(This is Day 10 of our series on the “Best Card From” each year, 1960-1989. Read all the entries here.)

Some base sets just leave me so cold that it’s tough to justify picking any particular card as the best of the year. See 1968 for an example.

But the 1969 Topps set has plenty to offer, including a clean design and clear, crisp photography.

And it also has Mickey Mantle‘s last card.

Here are seven reasons — I mean “7” reasons — why Mantle is Number 1 in ’69.

It’s a Mickey Mantle Card

First off, some disclosure — I’m not a huge Mickey Mantle fan.

It’s not that Mantle wasn’t a great player, because he certainly was. Probably a top-20 all-time player no matter how you look at him.

But Mickey Mantle is — deep breath — overrated by a fair bit. And I’m not the only one who thinks so.

Still, there is no denying that few players can match the mystique of Mantle, and just the glimpse of one of his cards thrills even the detractors among us. Heck, we owe a large hunk of the 1980s boom and today’s thriving vintage market to Mantle and his 1952 Topps (faux) rookie card.

So pretty much any Mantle card issued during his career instantly becomes a candidate for “best card of” whatever niche you’re considering.

1969 Topps Mickey Mantle

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It’s Mickey Mantle‘s Last Card

There was a time in the late 1980s or early 1990s, after the rookie-card craze had created stupid situations like teenagers investing in 100-card lots of 1986 Topps Traded Kurt Stillwells, that a cadre of thinking collectors tried to inject some reason into the situation.

First, they came up with the idea that second-year cards were undervalued. The reasoning went that, while rookie cards often forced a young superstar to share cardboard real estate with one or more lesser lights, second-year cards almost always featured a solo shot. And the price disparity was crazy for cards issued just a year apart — sometimes up to a factor of 10,000 (possible slight hyperbole).

Then came the notion that final cards should be the most desirable of all a player’s cards since it represented the entirety of his storybook career. Never mind the fact that even future Hall of Famers were generally fat and gray on their last cards.

Or that last cards were usually issued during a player’s last season, meaning the statistical records fell short by a year.

Still, there’s something special about knowing that you have the final edition of something, that there are no more chapters to read.

And in the case of Mickey Mantle‘s last card, his 1969 Topps issue, it really was something special.

That’s because …

It Showcases the Complete Mickey Mantle Baseball Story

Turn over Mantle’s #500, and the top of the card tells you all you need to know:

The All-Star announced his retirement on March 1, 1969!

(Exclamation Topps’.)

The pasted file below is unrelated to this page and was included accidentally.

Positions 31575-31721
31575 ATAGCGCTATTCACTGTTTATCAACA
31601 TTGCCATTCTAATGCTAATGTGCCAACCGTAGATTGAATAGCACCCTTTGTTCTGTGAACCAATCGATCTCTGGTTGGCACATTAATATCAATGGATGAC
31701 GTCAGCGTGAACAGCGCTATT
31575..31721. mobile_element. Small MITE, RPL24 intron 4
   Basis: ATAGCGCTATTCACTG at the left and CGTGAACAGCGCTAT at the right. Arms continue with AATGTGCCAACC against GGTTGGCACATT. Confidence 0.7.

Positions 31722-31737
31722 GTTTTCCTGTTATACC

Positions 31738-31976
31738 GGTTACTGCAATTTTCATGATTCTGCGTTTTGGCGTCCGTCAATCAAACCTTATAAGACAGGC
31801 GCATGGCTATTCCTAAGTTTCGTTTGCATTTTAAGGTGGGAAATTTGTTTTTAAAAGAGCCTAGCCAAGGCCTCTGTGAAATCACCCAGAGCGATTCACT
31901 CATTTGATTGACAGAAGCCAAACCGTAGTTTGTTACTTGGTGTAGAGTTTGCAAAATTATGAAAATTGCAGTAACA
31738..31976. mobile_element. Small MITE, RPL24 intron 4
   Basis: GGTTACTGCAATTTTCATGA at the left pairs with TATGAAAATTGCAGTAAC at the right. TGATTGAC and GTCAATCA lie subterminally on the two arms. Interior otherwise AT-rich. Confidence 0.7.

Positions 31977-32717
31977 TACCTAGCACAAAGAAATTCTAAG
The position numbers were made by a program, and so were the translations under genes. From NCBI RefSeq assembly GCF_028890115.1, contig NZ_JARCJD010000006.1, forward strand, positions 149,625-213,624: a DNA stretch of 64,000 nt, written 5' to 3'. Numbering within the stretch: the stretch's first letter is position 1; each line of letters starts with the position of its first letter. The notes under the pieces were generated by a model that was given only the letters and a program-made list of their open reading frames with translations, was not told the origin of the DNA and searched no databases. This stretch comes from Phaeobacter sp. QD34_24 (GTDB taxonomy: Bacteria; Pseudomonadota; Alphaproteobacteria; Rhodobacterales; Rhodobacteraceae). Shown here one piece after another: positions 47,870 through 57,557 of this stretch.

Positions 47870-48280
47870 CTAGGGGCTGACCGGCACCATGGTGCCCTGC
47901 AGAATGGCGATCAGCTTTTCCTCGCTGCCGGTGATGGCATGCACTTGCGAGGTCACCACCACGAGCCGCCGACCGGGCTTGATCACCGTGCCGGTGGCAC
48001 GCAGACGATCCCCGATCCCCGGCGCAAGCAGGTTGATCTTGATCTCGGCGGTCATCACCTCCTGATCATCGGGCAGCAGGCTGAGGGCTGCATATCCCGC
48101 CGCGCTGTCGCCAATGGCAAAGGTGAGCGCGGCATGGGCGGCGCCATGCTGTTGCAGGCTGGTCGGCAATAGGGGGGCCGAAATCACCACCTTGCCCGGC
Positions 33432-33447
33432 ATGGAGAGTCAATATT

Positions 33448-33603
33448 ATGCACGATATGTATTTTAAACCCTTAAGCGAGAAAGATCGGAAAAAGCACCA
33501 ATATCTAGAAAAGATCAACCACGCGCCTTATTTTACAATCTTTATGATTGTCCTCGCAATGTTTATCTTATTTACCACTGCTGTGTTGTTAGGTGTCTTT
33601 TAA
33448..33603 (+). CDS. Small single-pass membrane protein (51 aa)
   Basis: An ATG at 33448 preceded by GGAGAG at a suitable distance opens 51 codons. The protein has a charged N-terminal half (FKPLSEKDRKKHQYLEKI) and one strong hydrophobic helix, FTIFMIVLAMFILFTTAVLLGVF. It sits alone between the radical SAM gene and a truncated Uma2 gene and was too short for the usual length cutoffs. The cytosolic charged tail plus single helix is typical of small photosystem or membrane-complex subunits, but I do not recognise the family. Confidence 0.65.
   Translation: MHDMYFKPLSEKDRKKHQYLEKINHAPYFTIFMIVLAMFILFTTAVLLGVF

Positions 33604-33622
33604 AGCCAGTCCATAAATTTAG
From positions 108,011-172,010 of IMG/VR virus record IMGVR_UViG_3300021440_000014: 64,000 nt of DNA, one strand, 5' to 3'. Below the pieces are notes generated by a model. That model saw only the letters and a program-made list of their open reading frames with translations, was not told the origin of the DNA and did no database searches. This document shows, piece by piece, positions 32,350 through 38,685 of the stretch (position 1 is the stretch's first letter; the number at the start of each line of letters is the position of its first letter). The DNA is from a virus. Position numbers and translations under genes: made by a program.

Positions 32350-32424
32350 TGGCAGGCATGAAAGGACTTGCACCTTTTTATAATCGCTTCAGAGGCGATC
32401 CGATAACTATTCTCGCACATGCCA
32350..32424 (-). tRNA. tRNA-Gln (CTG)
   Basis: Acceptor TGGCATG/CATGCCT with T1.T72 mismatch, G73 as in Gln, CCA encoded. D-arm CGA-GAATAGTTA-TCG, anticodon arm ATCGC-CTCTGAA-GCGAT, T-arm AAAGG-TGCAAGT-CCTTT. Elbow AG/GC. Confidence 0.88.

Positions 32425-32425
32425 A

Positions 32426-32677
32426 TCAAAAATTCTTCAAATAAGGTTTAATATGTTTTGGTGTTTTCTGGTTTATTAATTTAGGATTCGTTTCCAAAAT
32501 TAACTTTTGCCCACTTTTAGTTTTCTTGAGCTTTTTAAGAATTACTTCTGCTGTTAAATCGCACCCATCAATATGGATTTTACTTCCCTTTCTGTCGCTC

They couldn’t believe that Mantle had left them in the cardboard lurch without a bona fide New York Yankees legend to showcase each spring and summer, and neither could the rest of the baseball world.

How could the great Mickey Mantle be done at just 37 years of age?

Well, it was because of women and booze and knees, of course, but still …

It was probably small consolation at the time that Mantle’s spring retirement meant his 1969 Topps card showed all his statistics, but it’s a boon to us now.

There were no more cards, and there were no more seasons — Topps managed to wrap up the Mantle package in one neat, 2-1/2″ X 3-1/2″ swath of cardboard that has told Mickey’s complete story for nearly 50 years.

1969 Topps Mickey Mantle Back

It Wasn’t a Recycled Photo

If you’re a fan of late-1960s Topps baseball cards, you might have noticed that some of the base cards in the 1969 set look familiar.

As in, the same photos were used in the 1968 Topps set — hello, Ernie Banks and Tom Seaver.

Or, they were used in the 1969 Topps Super set — we’re looking at you (twice), Jerry Koosman and Brooks Robinson (and Tom Seaver).

Somehow, Mantle avoided this fate and scored three different photos across the three sets. And, for our money, the 1969 base card is the best of the bunch, giving us the cleanest look at that famous Mantle mug.

White Letters

A small percentage of 1969 Topps cards in the #400-511 range somehow escaped the factory with white letters where there should have been yellow letters.

The culprit seems to have been a printing flaw of some sort, but the effect is much more significant. All of the white-letter variations are scarce and always in high demand, but one stands above them all.

Yes, that’s right — Mickey Mantle‘s last Topps card exists with the white-letter variation.

According to the PSA Population Report, there have been a total of just over 5300 yellow-letter Mantles submitted for grading but just 880 white-letter specimens as of this writing. Only one of each variation has scored a single GEM-MT 10.

As you can imagine, the white-letter card can bring some hefty sums — $4000 and up for PSA 8s and $1000 or so for PSA 6s.

In brief, the Mickey Mantle white-letter error is what happens when C. Nettles mates with the T206 Honus Wagner.

1969 Topps White Letter Mickey Mantle

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